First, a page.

Conspiracy theories in Armenia have put NGO work in danger

Hostility towards the West after the Nagorno-Karabakh war has taken a toll on Armenian nonprofit organisations.

Zhanna Petrosyan (35), a refugee from the village of Tsapatagh of the Nagorno-Karabakh region and her seven children stand next to their belongings at a centre for refugees, in Yerevan, on October 24, 2020 after fleeing fierce fighting in the Nagorno-Karabakh region. File: AFP/Karen Minasyan]

Two weeks after the war in Nagorno-Karabakh started, the phone rang at “Article 3” Human Rights Club founded by our NGO For Equal Rights. I picked up and heard a panicked voice on the other end. It was Elya, an internally-displaced woman from Nagorno-Karabakh, who had just hitchhiked from the war zone to the Armenian capital Yerevan with her grandmother, 4-year-old son, and a newborn. They had made it, but they had nowhere to go.

When I met them in central Yerevan, it turned out the situation was worse than I thought. Elya had had a C-section just four days before they left. With the war escalating and their departure imminent, it had seemed better to give birth then than to face the chance of going into labour while on the road.

She needed to look after her family, but because of her operation and the rough trip to Yerevan, she could barely walk let alone climb stairs. We posted on social media that we were looking for a ground floor apartment for them and managed to find one.

The next day Elya called to tell us she had two more children – a 10-year-old son and an 8-year-old daughter – who had left for Yerevan with a relative but she had no idea where they were. We began calling contacts across the city to see if anyone had any information on the children and, fortunately, we found them. They were successfully reunited with their mother in their new temporary home.

This was the situation in Armenia during the war, where NGOs like ours have supported thousands of people like Elya. A conservative estimate places the number of people who have fled to Armenia from Nagorno-Karabakh at 90,000 out of a total prewar population of 150,000. The distinct accents and inflections of Nagorno-Karabakh can now be heard across Armenia.

As the new borders under the November 9 ceasefire agreement are drawn, some are able to return, while others are looking at their new lives as displaced people. These people need to be provided for so they can live in dignity and have hope for the future. After a war that seemed to register as a little more than a blip for much of the world, the international community needs to step up and show these people they will not be forgotten.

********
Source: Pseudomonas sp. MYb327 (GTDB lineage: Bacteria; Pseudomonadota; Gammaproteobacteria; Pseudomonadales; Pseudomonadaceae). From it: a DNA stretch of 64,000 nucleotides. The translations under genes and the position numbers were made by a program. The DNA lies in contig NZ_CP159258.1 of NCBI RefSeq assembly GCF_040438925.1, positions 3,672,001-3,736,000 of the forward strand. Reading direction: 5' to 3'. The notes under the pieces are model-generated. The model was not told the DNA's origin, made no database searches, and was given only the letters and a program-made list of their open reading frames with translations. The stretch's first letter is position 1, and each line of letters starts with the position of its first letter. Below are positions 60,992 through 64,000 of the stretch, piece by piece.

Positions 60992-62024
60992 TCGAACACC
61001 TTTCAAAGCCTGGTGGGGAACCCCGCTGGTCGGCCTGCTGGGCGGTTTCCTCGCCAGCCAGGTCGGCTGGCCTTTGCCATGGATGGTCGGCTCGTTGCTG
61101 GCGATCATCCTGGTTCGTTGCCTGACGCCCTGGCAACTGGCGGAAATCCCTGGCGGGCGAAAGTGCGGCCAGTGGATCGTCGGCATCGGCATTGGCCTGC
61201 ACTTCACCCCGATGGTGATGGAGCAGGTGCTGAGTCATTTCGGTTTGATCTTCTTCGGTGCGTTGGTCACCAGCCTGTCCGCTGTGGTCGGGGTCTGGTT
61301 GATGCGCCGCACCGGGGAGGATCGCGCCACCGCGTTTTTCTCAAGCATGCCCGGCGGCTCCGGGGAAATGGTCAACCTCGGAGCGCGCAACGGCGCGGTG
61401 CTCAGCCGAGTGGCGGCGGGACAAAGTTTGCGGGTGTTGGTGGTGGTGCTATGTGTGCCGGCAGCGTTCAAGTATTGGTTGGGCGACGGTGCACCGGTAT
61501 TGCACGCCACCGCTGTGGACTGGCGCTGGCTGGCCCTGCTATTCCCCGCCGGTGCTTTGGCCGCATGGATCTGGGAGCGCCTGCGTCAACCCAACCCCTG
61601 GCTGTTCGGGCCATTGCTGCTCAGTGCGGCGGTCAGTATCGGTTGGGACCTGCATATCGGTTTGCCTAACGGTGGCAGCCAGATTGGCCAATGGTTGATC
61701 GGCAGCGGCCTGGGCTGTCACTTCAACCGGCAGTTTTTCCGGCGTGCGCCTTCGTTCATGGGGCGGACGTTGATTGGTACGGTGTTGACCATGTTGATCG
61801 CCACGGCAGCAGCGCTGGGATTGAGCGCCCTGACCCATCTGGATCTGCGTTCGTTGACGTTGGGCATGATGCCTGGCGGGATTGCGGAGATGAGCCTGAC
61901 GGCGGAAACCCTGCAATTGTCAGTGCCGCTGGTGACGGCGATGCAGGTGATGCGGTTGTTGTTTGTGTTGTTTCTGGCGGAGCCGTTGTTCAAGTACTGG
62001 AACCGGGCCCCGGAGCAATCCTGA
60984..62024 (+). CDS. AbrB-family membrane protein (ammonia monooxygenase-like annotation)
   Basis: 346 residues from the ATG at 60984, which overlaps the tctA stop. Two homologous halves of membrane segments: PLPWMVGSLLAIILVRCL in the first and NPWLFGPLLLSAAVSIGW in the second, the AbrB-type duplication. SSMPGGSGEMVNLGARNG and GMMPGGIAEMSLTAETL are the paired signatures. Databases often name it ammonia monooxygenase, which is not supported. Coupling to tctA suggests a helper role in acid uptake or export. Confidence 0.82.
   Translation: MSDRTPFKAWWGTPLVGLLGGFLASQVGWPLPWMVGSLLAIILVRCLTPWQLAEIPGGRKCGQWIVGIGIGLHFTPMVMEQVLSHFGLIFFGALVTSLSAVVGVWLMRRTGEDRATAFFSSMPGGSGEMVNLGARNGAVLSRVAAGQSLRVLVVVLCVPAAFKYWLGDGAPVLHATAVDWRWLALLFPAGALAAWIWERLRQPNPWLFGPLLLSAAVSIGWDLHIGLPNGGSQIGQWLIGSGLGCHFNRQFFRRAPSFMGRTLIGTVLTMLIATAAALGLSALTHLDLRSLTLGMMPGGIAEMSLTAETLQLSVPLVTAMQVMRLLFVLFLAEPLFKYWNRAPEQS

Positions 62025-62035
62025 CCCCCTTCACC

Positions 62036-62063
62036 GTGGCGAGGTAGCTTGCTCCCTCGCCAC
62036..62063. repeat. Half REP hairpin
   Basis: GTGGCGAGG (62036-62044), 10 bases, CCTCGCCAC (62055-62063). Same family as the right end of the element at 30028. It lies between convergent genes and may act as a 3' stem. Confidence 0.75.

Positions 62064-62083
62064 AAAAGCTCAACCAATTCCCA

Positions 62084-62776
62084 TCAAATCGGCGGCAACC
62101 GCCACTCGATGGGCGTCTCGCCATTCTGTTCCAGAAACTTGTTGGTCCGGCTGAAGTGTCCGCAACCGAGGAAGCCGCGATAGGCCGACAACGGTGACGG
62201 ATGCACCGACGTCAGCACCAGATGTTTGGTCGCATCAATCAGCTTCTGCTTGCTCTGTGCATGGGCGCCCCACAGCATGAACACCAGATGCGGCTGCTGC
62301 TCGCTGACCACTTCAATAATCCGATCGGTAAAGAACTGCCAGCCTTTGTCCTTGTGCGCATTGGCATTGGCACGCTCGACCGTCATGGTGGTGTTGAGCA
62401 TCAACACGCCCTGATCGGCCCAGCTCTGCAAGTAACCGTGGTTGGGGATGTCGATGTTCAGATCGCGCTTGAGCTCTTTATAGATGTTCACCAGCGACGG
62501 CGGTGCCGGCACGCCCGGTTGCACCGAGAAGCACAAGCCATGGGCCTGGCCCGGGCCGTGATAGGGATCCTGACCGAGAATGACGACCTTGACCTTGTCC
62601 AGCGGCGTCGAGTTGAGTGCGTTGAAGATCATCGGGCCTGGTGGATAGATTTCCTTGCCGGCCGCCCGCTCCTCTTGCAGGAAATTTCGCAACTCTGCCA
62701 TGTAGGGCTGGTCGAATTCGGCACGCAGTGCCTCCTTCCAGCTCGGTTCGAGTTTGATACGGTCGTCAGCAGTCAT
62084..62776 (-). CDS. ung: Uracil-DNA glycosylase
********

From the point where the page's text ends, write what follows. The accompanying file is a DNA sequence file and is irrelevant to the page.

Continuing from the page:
With the onset of winter, many of the displaced have found themselves in a precarious situation. As temperatures drop and COVID-19 infection rates skyrocket, there are thousands of people in need of warm clothes, medication, and housing.

For political reasons, the Armenian government has not declared them to be refugees or internally displaced people (IDPs) – an important classification that would allow international organisations to help at a time when the Armenian state has very limited resources.

Because of the growing gap between need and government capacity, our NGO and other Armenian civil society actors have had to step in. We may have been human rights educators, but now we have become housing coordinators, shelter managers, clothing and medicine distributors, and family reunification workers. This is on top of our efforts to fundraise for medical supplies and spread awareness about the COVID-19 pandemic.

But even though the need for help from civil society organisations has grown, political pressure on us has increased exponentially. Many Armenians blamed the embarrassing defeat in Nagorno-Karabakh on the silence and inaction of the West. Because some Armenian NGOs have ties to Western organisations, they are being slandered and dragged into swirling conspiracy theories. Some have been threatened, others attacked.

I worry about the impact these conspiracy theories will have on our team and our work, trying to helping people like Elya. These smear campaigns against the nongovernmental sector are dangerous and they disrupt the work of organisations like ours when they are needed the most.

Elya and her family will eventually be able to go back. Their home remains in Armenian-controlled territory, and although it was damaged in the fighting, it can be repaired. But for many others, the uncertainty will be lasting.

Thousands are facing challenges with finding housing and making ends meet. They are also struggling with psychological trauma from the war and the loss of their homes and with ensuring their children get an education.

Rehabilitating this newly displaced population will take a lot of effort and resources and it cannot be done without national and international actors playing their parts. And this process will be that much harder if Armenian civil society is not given liberty and guaranteed safety to do its work.

The views expressed in this article are the author’s own and do not necessarily reflect Al Jazeera’s editorial stance.